The Role of women in 17th Century England
Women at this period of time had almost no rights whatsoever. Their guardian, whether it be there father or their husband ruled everything in their life, and often women had no choice but to comply. Anna marries Sam, in order to avoid staying with her abusive father, who often physically beat Anna, as was his legal right to. Anna’s father, Josiah Bont, regularly beat his wife and children, and muzzled Anna’s mother. Anna’s narration of the story itself suggests that Brooks believes in the strength of women. Anna’s freedom later, as one of many wives later also suggests that this whist ironic, is a form of emancipation from patriarchal society. • He “led her around, taunting her, yanking hard on the chain so that the iron sliced her tongue.” (pg. 133) Such behaviour was accepted within society at this time. • The Hancock women “wearily followed behind their husbands…shackled to their menfolk as surely as the plough-horse to the shares.” • Michael insists on Elinor’s involuntary abstinence as “I, the husband, am the image of God in the kingdom of the home.” • Value of women: “ Your wife will be like a fruitful vine Within your house; Your children will be like olive shoots Around your table.” • Anna at being widowed and helpless, “When you’re a widow at eighteen, you grow used to those looks and hard towards the men who give them.” • Anna’s lack of intital desire for knowledge: “But of her herb knowledge I wanted none; it is one thing for a pastor’s wife to have such learning and another thing for a widow woman of my sort. I knew how easy it is for widow to be turned witch in the common mind, and the first cause generally is that she meddles somehow in medicinals.” • “I have something very few women can claim: my freedom.” • “All he grasped was that a connection with her enhanced his own standing, and to him that was all that mattered.”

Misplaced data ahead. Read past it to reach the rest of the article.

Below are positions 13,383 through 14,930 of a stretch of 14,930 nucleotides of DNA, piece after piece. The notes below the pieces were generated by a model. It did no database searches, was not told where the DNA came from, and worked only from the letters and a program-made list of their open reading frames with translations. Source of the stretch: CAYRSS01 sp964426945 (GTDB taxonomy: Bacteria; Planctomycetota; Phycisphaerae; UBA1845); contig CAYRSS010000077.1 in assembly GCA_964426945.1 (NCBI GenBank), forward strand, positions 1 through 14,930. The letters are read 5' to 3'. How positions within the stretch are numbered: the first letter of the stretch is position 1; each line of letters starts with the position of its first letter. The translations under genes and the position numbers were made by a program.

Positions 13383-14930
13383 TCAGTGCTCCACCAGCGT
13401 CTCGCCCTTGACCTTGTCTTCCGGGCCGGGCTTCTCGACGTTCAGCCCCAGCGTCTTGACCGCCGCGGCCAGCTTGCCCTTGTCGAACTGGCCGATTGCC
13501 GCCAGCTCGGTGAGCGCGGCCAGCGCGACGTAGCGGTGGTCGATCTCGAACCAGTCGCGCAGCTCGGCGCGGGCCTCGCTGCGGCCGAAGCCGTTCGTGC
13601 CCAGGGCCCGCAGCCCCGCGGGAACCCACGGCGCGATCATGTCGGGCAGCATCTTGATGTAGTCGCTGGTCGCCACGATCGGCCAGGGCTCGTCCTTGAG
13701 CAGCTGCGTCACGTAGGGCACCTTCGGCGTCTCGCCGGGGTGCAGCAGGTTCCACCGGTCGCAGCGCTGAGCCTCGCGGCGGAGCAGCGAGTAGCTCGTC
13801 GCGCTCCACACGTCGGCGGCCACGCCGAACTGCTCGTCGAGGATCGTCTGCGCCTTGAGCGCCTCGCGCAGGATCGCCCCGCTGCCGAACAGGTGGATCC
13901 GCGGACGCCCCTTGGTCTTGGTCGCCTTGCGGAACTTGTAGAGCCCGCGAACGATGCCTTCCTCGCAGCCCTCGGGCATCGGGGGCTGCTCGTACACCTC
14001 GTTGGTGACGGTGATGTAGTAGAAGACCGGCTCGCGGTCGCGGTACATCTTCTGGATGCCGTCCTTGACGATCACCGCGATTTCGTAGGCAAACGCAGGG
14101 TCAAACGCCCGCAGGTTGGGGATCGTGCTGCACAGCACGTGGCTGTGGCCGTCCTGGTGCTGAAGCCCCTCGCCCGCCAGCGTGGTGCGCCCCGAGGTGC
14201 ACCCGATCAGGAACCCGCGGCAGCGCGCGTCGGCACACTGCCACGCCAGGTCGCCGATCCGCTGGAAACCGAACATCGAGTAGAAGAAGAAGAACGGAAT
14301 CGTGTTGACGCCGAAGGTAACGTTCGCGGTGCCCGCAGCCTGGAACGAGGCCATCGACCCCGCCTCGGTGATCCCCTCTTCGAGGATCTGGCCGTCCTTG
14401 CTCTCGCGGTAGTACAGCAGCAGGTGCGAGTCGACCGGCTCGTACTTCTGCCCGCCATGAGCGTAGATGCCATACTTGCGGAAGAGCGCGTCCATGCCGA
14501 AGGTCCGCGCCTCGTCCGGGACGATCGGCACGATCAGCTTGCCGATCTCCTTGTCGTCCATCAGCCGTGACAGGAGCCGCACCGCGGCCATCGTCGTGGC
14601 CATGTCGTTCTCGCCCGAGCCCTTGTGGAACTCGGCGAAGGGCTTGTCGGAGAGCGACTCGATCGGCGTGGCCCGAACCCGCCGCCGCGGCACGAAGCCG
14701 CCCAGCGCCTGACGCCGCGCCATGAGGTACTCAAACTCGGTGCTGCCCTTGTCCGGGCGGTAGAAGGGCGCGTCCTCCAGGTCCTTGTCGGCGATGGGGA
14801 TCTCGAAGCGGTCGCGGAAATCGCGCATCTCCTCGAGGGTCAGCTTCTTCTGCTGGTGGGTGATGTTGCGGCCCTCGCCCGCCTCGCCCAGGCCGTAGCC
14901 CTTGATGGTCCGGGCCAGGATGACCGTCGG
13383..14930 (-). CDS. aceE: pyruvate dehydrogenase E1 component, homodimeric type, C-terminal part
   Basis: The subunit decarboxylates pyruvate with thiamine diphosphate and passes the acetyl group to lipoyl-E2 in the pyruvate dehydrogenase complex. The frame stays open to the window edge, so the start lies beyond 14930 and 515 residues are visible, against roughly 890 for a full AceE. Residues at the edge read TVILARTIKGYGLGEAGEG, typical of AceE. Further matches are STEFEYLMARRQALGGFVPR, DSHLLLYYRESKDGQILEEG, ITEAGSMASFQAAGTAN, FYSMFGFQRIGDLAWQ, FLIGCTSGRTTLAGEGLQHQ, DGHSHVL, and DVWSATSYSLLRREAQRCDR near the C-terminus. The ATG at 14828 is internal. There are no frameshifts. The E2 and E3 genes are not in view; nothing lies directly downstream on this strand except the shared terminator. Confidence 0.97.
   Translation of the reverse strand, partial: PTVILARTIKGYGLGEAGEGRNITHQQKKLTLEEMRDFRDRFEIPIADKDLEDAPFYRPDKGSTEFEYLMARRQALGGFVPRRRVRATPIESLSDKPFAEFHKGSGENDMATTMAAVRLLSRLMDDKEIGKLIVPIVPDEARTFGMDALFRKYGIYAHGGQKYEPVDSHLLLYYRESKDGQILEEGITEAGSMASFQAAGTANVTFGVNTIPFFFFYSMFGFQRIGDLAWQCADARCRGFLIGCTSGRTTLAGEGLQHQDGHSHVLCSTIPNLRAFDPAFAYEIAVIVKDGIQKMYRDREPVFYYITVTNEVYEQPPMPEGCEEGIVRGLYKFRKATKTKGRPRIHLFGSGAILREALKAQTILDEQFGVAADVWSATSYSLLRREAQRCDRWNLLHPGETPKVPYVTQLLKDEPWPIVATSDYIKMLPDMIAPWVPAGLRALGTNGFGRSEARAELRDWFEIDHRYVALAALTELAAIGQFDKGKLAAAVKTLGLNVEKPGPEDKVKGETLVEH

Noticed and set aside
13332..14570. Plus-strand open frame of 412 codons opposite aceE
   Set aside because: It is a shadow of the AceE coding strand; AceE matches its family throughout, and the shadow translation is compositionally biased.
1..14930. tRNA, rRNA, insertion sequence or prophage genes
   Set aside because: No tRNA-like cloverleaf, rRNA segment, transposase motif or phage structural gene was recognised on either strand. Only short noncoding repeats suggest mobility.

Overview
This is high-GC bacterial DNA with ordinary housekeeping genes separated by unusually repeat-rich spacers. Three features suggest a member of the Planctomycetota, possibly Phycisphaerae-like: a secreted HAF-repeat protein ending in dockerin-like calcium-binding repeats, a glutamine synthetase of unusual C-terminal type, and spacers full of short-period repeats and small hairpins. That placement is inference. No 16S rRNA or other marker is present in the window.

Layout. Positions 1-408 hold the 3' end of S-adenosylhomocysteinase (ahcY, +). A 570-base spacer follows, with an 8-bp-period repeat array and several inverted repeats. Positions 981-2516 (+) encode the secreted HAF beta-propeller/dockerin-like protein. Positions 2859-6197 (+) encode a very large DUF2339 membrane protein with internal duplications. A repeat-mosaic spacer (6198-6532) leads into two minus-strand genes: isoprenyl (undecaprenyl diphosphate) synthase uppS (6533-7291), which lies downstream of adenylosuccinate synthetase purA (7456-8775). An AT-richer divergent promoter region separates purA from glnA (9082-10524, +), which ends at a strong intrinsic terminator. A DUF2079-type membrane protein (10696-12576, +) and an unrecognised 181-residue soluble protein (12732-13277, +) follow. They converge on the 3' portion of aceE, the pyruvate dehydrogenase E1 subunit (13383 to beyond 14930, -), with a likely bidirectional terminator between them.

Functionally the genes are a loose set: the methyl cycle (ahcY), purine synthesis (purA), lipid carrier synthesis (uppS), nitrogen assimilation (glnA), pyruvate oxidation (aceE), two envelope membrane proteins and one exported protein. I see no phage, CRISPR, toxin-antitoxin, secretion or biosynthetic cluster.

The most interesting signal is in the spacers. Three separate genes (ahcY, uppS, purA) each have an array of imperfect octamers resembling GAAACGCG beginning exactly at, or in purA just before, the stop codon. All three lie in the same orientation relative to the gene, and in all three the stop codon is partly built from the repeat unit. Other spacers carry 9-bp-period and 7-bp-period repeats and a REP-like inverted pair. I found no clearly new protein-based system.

The novel advocates its humanistic ideals through Anna’s belief in humanity’s link with the natural world and her recognition of people’s ability to shape their own destiny. For Anna, the answers to combating the plague lie in the observation of nature and applications of solutions arrived at through processes very similar to scientific methods. It is through this, and the experiences of the narrator Anna Frith, that Year of Wonders appears to affirm humanity’s capacity for self-determination through the natural sciences, rather than suggest that humanity is at the mercy of an omnipotent god that shapes people’s destiny. • “For hundreds of years, the people of this village pushed Nature back from its precincts.” • “Had Anys not just bought us a salve for the sticky-eye that would soothe the children’s pains far quicker than Aphra or I had means to do it? Aphra simply made a face.” • “Burn it all! Burn it all! For the love of God, burn it!” • “A good infusion would have served George better than the empty mutterings of a priest.” • “The key to defeating this Plague, I am convinced, must lie here, in the virtue of such plants” • “I have made a list of all those who have succumbed so far to the Plague and have laid it down upon a map of the dwellings in this place. From this I believe we can grasp how this pestilence spreads, and to whom.” • “Why should this thing be either a test of faith sent by God, of the evil working of the Devil in the world?” • “For if we could be allowed to see the Plague as a thing in Nature merely, we did not have to trouble about some grand celestial design that had to be completed before the disease would abate. We could simply work upon it as a farmer might toil his unwanted tare, knowing that when we would free ourselves, no matter if we were a village full of sinners or a host of saints.” • “For though they may be Plague seeds within them, yet also maybe a knowledge to rid us of the Plague…” • “Perhaps the plague was...
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